Science poses challenges as we begin the fateful “fourteenth year”

== Science Gets Bigger ==

It used to be that most scientists pursued research on their own professorial salary.  Then came the glory days of Edison and Bell Labs, funding themselves out of near-term investments by eager moguls with an eye on the 5-year return horizon.  Alas, although there are certainly examples of both, nowadays, they are no longer probing the cutting edge. Commercial product development is fine, but it creates no seed corn.

The lesson? Science is getting harder!  We’ve plucked a lot of the low hanging fruit. “Return on Investment” that’s well beyond 5 years is not the sort of thing any corporation will invest in. So, we decide to do these great things together.  Yes I said that hated word – “we.” And while there are innovative new ways for “we” to engage in such collaborative endeavors (e.g. KickstarterPetriDish, and Microryza and RocketHub ), you and I both know how it still must be done, if you want major efforts to assault major zones of the unknown.  How “we” can – by general, majority consensus – choose to pay into a fund that hires great teams to push back the shadows for us!  And yes, it is called “taxes.”

curiosity-rover

Seriously. I defy you to find more spectacular efficiency and exceeded expectations than exists in a wide swathe of government-funded scientific research which, with a tiny sliver of the overall budget, laid the groundwork for vast industries by inventing jet planes, helicopters, GEO rockets, satellites, telecom, pharmaceuticals, genomics, and um… the Internet?

But let’s make it simpler by focusing on NASA. And sure, I have been in the field long enough to point to some horrific examples of waste and bloat.

On the other hand, can YOU land a spectacular roving science lab on Marsdangling at the end of a winch, hanging from a rocket, suspended from a parachute, that detached from an aerobraking shell that threaded the eye of a needle, like firing a bullet into a specific window in Manhattan… from Los Angeles? I’d pay ten times the share of my taxes that NASA gets, just to watch that happen again.

And you actually listen to dopes who say “government can never do anything well”? WHY would you ever listen to such fools about anything, ever again?

IAAMOAC-CIVILIZATIONLet me tell you what I did when Curiosity landed... stumbling in a daze of sheer, unadulterated joy, I staggered to the nearest window — exactly as Peter Finch demanded that a nation do in that movie NETWORK screaming its passion to the sky — only with one… small… difference… as I shouted to my neighbors and to the stars:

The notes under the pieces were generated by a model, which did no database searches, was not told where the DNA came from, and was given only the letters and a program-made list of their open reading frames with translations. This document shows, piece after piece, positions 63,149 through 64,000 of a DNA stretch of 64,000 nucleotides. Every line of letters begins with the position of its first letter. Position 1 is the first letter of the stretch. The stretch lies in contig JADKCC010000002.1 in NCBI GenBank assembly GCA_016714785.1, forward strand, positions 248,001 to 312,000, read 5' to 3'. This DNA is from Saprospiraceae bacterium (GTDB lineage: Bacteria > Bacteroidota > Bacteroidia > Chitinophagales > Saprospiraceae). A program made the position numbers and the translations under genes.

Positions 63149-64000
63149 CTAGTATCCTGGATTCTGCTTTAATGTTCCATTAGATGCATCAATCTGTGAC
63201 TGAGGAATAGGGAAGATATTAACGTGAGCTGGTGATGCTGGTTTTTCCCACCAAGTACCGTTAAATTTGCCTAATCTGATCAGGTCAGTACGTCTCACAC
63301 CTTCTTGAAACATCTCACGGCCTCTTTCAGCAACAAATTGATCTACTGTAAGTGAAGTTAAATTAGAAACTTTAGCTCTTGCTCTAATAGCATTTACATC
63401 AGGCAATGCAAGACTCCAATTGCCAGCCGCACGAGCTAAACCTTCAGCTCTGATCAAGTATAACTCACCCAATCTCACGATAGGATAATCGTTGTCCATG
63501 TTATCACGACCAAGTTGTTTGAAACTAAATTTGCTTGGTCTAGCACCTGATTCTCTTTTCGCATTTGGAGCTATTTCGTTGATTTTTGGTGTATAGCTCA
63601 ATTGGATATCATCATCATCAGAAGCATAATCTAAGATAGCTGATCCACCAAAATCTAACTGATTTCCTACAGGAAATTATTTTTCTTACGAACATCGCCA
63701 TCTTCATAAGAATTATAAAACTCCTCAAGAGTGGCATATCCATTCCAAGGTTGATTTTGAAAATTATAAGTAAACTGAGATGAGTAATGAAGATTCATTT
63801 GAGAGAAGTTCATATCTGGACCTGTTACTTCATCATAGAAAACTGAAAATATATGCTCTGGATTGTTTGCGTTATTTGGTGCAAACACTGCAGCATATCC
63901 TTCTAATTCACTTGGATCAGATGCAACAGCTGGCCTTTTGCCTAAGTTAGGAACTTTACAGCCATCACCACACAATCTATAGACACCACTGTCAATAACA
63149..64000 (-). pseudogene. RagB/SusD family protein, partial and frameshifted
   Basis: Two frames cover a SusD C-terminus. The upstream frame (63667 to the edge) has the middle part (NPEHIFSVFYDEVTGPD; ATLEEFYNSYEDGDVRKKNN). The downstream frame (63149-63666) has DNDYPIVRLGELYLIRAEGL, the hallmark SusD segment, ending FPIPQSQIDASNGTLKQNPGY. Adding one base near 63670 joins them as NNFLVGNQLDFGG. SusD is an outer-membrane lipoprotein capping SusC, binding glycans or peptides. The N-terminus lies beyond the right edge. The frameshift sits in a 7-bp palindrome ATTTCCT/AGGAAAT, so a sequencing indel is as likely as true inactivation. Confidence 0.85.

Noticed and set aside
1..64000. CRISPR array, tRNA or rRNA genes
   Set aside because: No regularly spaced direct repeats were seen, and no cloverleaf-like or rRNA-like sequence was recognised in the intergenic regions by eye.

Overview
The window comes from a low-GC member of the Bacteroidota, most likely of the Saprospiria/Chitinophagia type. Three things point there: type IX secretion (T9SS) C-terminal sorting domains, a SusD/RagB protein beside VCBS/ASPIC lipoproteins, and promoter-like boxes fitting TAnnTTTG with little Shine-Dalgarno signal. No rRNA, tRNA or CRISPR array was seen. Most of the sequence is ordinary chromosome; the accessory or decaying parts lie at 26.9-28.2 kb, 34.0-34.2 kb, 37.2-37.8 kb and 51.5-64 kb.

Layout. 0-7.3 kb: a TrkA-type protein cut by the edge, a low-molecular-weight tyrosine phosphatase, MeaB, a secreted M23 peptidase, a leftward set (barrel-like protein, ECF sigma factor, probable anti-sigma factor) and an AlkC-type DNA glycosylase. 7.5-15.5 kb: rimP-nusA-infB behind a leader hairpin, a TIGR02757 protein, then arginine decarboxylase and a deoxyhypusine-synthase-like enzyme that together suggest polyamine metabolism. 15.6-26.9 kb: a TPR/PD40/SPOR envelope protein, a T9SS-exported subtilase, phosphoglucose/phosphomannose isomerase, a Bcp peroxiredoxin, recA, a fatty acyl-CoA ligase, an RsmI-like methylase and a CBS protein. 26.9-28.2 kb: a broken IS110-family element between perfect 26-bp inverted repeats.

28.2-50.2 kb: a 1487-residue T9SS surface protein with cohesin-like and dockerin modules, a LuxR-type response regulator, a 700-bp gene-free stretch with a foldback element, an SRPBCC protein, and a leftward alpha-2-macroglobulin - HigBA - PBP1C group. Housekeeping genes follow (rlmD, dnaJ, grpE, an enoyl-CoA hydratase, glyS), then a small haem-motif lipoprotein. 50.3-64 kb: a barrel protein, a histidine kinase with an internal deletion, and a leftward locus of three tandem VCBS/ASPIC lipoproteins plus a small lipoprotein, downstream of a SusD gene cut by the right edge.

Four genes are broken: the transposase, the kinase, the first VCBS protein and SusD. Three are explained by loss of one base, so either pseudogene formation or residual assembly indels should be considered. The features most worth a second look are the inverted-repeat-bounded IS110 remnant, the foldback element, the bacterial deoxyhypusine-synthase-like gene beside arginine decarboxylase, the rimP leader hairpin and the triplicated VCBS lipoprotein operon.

“I AM A MEMBER OF A CIVILIZATION THAT DOES SHIT LIKE THIS!”

That’s what I shouted!

What?

You mean you didn’t do that?

Really?

 ==Transcendence to Godlike Powers==

transcendenceSci Fi News alert: Transcendence is a coming film about – well – a singularity propelled by AI. My hope and expectation, based on certain linguistic turns of phrase, suggest to me hope that it won’t be another cliche. Here are some teasers. The official trailer can be found at  www.transcendencemovie.com.

Will Google Glass make us goo-godlike?  One researcher sees a combination of computational imaging and new-form-factor, camera-equipped devices will allow for a set of what he described as “superhero vision” capabilities.  Of course I portrayed this long ago in EARTH and more recently in EXISTENCE.  But now these notions are hitting mainstream.

Okay, the biggest recent step toward Augmented Reality (AR) is this: The Structure Sensor plugs in to any iPad and makes a detailed 3D image of your surroundings. It can map an entrance foyer or a motorcycle’s cylinder head with full measurements for every edge, to 1% error. Uses abound, but something like this is essential for AR.  The Kickstarter is massively overfunded.

Something-big-comingSpeaking of godlike powers, when the brilliant algorithm-genius Stephen Wolfram claims that “something very big is coming,” we had all better pay attention. In the context of Wolfram|Alpha, Mathematica, CDF and many other breakthroughs — “…something amazing has happened. We’ve figured out how to take all these threads, and all the technology we’ve built, to create something at a whole different level. The power of what is emerging continues to surprise me. But already I think it’s clear that it’s going to be profoundly important in the technological world, and beyond.”